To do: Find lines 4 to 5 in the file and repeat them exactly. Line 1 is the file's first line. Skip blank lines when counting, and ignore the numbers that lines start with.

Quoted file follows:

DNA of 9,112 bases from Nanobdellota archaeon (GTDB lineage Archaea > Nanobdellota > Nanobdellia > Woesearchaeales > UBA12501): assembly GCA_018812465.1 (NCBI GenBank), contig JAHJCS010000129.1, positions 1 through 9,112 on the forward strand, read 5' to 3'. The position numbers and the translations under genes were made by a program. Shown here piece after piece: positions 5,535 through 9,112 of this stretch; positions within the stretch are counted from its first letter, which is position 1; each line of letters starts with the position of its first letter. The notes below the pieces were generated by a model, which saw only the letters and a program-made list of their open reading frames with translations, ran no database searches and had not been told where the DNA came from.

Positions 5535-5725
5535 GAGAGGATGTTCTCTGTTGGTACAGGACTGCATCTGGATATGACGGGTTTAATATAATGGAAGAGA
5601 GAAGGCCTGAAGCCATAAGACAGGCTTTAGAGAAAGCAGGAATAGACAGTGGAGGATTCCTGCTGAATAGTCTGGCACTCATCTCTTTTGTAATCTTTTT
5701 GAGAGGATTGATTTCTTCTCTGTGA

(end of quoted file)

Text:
5601 GAAGGCCTGAAGCCATAAGACAGGCTTTAGAGAAAGCAGGAATAGACAGTGGAGGATTCCTGCTGAATAGTCTGGCACTCATCTCTTTTGTAATCTTTTT
5701 GAGAGGATTGATTTCTTCTCTGTGA